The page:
And, though this is covered in another thread, they may be from a state of residence that does not tax active duty serving out of state. Or, as many do, the minute they get to a state with no income tax, establish residency there. For the remainder of active duty time, they are "military non-residents" wherever they serve.

    Commissary and exchange benefits offer some savings, depending on local competition, and military discounts on phone plans and other things come in handy.

    Time in grade pay raise every two years, which also includes BAH raise. Larger pay raises at promotion points. An 0-3 over four years makes considerably more than they did as an O-1.

    While on deployment in a combat zone, there are special pays, tax breaks and other incentives.

    There are bonuses for retention and selection of certain fields.

    Moves between duty stations are free, with a weight allowance based on pay grade and dependency status. Guaranteed fresh boxes and packing, dish packs, mirror packs, complete unpack and box takeaway, pianos/whatever, with short and long-term storage as needed and allowed by orders.

    Depending on life choices and spending habits, it's possible to be comfortable, very comfortable, well off, and very well-equipped to go on to a well-paying second career, either at separation or retirement from active duty.

    Edit: more than you ever wanted to know.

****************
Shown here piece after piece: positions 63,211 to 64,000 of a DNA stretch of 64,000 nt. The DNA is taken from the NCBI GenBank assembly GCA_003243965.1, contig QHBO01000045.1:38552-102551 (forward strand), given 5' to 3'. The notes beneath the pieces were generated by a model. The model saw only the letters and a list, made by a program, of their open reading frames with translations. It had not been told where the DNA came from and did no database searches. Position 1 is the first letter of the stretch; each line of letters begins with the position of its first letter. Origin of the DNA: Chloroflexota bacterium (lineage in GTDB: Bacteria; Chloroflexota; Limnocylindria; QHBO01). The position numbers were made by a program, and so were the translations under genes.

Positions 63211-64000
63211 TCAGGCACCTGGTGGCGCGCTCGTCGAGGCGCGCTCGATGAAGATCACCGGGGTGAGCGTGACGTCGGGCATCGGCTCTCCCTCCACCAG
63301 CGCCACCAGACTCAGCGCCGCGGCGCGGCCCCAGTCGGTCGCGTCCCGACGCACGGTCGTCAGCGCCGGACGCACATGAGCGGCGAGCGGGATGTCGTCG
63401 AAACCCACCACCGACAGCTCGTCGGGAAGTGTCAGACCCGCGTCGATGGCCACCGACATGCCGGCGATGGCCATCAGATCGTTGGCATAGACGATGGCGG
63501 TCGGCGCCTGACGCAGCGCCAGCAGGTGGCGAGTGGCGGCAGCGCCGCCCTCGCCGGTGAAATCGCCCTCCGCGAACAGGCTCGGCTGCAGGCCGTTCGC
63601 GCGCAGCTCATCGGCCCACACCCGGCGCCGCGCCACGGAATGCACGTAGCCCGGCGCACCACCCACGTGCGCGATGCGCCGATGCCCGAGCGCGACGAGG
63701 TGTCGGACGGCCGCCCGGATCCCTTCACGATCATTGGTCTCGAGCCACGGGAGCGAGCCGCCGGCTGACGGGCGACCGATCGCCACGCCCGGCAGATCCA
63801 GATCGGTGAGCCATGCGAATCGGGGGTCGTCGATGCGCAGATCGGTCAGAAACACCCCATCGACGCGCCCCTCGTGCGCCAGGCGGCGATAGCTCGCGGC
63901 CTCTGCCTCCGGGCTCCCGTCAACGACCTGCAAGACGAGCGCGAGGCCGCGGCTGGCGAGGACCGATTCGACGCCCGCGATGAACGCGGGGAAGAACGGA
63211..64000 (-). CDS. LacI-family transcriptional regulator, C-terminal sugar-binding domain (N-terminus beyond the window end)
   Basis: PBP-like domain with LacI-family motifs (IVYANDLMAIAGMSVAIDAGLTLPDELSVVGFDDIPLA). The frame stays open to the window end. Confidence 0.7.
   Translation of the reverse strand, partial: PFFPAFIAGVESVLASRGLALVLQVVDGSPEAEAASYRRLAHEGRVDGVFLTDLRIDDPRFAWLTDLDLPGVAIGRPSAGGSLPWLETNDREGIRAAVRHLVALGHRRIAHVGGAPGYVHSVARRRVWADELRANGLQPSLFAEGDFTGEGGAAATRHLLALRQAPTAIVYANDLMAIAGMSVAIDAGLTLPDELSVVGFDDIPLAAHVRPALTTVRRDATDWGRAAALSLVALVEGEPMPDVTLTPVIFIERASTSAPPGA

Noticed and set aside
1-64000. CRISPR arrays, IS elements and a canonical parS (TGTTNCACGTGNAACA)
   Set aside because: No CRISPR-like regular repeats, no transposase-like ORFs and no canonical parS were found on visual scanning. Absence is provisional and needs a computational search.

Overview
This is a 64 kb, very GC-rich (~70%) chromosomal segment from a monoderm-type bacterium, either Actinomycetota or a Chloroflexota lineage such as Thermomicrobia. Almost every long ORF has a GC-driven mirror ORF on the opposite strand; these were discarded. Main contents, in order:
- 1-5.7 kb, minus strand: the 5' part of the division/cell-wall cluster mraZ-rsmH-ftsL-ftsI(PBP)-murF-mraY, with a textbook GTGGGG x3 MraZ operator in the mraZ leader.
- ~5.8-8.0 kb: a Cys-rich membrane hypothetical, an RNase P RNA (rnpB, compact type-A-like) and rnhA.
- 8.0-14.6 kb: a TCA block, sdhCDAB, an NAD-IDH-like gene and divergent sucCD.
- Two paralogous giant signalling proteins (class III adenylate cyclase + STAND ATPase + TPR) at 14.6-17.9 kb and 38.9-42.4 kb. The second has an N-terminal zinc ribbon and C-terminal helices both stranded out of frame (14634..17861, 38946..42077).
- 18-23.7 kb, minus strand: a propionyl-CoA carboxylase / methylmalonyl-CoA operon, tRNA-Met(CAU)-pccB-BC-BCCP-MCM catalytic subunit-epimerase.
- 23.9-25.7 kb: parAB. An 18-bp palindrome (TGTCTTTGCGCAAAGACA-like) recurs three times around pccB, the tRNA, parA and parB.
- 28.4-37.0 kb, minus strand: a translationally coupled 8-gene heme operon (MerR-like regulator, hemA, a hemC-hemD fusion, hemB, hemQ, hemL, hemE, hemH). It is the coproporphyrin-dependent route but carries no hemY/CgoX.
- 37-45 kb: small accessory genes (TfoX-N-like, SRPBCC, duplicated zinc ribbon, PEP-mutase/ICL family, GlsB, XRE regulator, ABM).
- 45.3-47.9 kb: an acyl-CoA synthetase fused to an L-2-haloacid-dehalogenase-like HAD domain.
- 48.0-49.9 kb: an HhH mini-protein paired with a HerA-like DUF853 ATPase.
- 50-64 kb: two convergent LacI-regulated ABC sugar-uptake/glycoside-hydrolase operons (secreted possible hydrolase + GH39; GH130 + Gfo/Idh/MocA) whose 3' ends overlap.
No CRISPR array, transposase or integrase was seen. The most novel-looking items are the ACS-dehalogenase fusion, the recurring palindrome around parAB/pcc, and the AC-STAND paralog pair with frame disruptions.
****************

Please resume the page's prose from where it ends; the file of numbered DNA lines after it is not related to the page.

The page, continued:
http://www.dfas.mil/militarymembers/payentitlements/military-pay-charts.html
     
    Last edited: Mar 25, 2016
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  5. TexasBG

    TexasBG Member

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    Yep, add in medical (including free prescriptions), dental, moving expenses, use of the exchange/commissary, flight pay (for pilots)/hazardous duty pay, and housing allowance and a new O-1 is doing pretty damn good...
     
  6. gonavy14

    gonavy14 Member

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    Very easily. I'm currently an Ensign stationed in Norfolk. O1 base pay is $2972 not $2784. Then you also get BAS which is about $250. In Norfolk, the BAH is another $1219. Add in another $125 for flight pay in my case. That comes out to roughly $4570 a month.

    Taxes, soc sec, and medicare take out roughly $700 of that. That leaves about $3870 a month for spendable income. Throw in the fact that I'm splitting rent and utilities with 2 other Ensigns and I have more than enough to live comfortably.
     
  7. Cerberi

    Cerberi Member

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    I don't think this is correct as all pay is identical regardless of commissioning source. There is no implicit payback for USNA tuition

    I think the junior officer pay though not great or terrible considers that for many careers the military is training you for the first 2 years

    If your commissioning source is an SA, you should be starting your career debt free (credit card debt is major issue for surprisingly many)